The Impact of Health Care Workforce Shortages in 2023

Andrew P. Doro

April 6, 2023

The Impact of Health Care Workforce Shortages in 2023

Health care facilities have been struggling with staffing issues for a while now. It’s time for leaders to take a different approach.

A growing workforce crisis is affecting the medical profession and threatening patient outcomes, staff retention, and operational efficiency at hospitals and healthcare systems. Learn what it means for 2023 and how to address your staffing challenges.

The COVID-19 pandemic

The US healthcare workforce faced a shortage before COVID-19, but the pandemic put additional stress on hospitals and medical providers. As a result, burnt-out nurses and doctors leave the profession in droves.

The reasons for the health care staffing crisis are complex and varied. They include changing demographics, a lack of talent pipeline, and the rigors of medical work.

Fortunately, there are several steps that employers can take to alleviate the workforce crisis. These can include new healthcare provider operating models, education reforms, and technology-driven human resources best practices.


Burnout is an increasingly common problem in healthcare, especially among frontline workers. It’s caused by a combination of factors, including excessive workloads, administrative burdens, and limited say in scheduling.

While it’s not always possible to fix these issues, there are things that health systems can do to counter the effects of burnout. One of these is to have employees participate in professional development opportunities.

Another is to encourage employees to take time off when feeling burnt out. This can help them recharge their batteries and refocus on the job.

Burnout is a major contributor to turnover in the healthcare industry. It’s a growing issue that has resulted in more nurses leaving the workforce than ever before. This trend is expected to continue in 2023.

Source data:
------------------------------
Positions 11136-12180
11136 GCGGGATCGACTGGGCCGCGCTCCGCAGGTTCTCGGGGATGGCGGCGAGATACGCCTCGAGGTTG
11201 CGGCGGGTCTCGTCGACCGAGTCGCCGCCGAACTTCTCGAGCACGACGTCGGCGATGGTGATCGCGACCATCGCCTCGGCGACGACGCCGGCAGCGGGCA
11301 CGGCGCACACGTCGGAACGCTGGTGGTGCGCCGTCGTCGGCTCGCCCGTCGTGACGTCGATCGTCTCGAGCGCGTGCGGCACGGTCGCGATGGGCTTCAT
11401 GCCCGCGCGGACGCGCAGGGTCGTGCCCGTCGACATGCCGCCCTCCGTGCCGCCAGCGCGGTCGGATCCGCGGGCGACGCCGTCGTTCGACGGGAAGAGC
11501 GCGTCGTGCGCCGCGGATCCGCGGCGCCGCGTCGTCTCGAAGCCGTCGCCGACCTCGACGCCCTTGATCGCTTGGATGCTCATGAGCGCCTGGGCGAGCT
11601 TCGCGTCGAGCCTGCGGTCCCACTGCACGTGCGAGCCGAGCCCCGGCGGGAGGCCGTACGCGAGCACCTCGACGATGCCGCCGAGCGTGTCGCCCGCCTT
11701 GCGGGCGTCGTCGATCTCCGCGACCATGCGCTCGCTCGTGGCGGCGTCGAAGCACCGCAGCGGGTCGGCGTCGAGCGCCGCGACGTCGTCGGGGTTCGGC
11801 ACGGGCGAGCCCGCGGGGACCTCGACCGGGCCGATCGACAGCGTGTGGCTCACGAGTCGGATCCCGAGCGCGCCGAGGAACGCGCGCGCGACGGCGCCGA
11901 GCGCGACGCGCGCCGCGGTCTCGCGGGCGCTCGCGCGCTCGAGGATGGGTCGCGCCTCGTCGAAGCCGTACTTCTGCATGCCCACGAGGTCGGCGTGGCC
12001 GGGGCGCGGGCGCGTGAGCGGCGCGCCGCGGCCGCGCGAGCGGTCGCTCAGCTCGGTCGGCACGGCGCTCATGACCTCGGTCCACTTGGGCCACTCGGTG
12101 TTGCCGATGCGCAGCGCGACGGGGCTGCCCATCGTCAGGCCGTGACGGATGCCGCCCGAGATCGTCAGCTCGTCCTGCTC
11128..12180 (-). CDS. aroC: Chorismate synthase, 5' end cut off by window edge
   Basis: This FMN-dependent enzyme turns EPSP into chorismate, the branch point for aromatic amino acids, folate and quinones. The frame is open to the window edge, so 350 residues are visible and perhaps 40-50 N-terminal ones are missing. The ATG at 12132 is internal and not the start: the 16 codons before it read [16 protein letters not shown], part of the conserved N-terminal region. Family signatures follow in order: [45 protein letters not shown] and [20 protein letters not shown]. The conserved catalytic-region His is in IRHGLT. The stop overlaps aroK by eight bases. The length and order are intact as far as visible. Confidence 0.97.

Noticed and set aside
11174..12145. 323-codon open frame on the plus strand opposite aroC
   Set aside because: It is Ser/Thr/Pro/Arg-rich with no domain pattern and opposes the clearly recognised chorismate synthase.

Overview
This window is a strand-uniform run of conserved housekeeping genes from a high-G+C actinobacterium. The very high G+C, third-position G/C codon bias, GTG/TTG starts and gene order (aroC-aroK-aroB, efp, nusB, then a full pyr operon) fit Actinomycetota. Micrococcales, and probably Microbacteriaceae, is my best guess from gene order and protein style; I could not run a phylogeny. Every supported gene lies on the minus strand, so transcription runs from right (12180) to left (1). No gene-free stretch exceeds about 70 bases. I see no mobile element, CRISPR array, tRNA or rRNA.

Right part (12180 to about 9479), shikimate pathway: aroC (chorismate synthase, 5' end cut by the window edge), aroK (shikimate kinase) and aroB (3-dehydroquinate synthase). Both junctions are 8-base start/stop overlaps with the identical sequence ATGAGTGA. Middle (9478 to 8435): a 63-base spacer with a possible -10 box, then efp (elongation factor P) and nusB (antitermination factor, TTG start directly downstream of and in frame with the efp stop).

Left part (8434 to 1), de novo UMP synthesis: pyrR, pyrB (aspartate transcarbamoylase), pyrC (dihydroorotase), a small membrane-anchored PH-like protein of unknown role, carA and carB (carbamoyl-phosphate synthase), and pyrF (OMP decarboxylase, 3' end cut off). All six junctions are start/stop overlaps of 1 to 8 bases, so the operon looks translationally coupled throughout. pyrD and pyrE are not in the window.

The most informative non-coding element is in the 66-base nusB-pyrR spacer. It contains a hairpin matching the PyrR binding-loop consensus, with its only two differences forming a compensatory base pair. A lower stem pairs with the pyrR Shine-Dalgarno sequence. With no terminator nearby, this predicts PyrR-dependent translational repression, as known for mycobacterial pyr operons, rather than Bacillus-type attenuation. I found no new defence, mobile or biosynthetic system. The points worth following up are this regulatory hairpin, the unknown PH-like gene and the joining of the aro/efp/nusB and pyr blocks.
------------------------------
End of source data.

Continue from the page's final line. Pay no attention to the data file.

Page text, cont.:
Family-to-Family Care

Healthcare staffing shortages have been a major concern for years. The shortage is not limited to nurses; it has also affected doctors, X-Ray and lab technicians, respiratory therapists, and many other allied health professionals.

As a result, physicians, nurses, and other healthcare workers feel burnout’s effects. They are also being forced to spend an increasing amount of time on administrative tasks that are not their core duties — tasks that can take away from patient care and lead to burnout and turnover.

As a solution, the AHA encourages Congress to prioritize funding and policies that support and expand America’s healthcare workforce. These can include reinvesting in workforce development, providing incentives for staff members who hit performance or quality targets, and creating a diverse workplace with various people.

The Baby Boomer generation

The Baby Boomer generation is the largest in history. It was born in the years following World War II, and it helped shape American culture.

They were the first generation to witness many advances in technology and health care that have shaped today’s society. However, they also experienced the Great Depression and the labor movement’s rise.

This generation is retiring and will have an impact on the healthcare industry. Specifically, according to Becker’s Hospital Review, 21% of physicians are over 65, and 1 million nurses are retiring.


Technology is helping to bolster the efficiency and impact of healthcare professionals. For example, tele-ICUs enable intensivists to monitor patients from multiple hospital locations and provide critical care resources to those who need them most.

This helps to reduce patient wait times while improving the quality of care. In addition, it improves clinical productivity by completing paperwork for clinicians.

In a time of staffing shortages, these technologies also help retain talent and ensure patients receive the best possible care. They also address burnout by reducing the risk of depression and other stressors that cause clinicians to leave their jobs.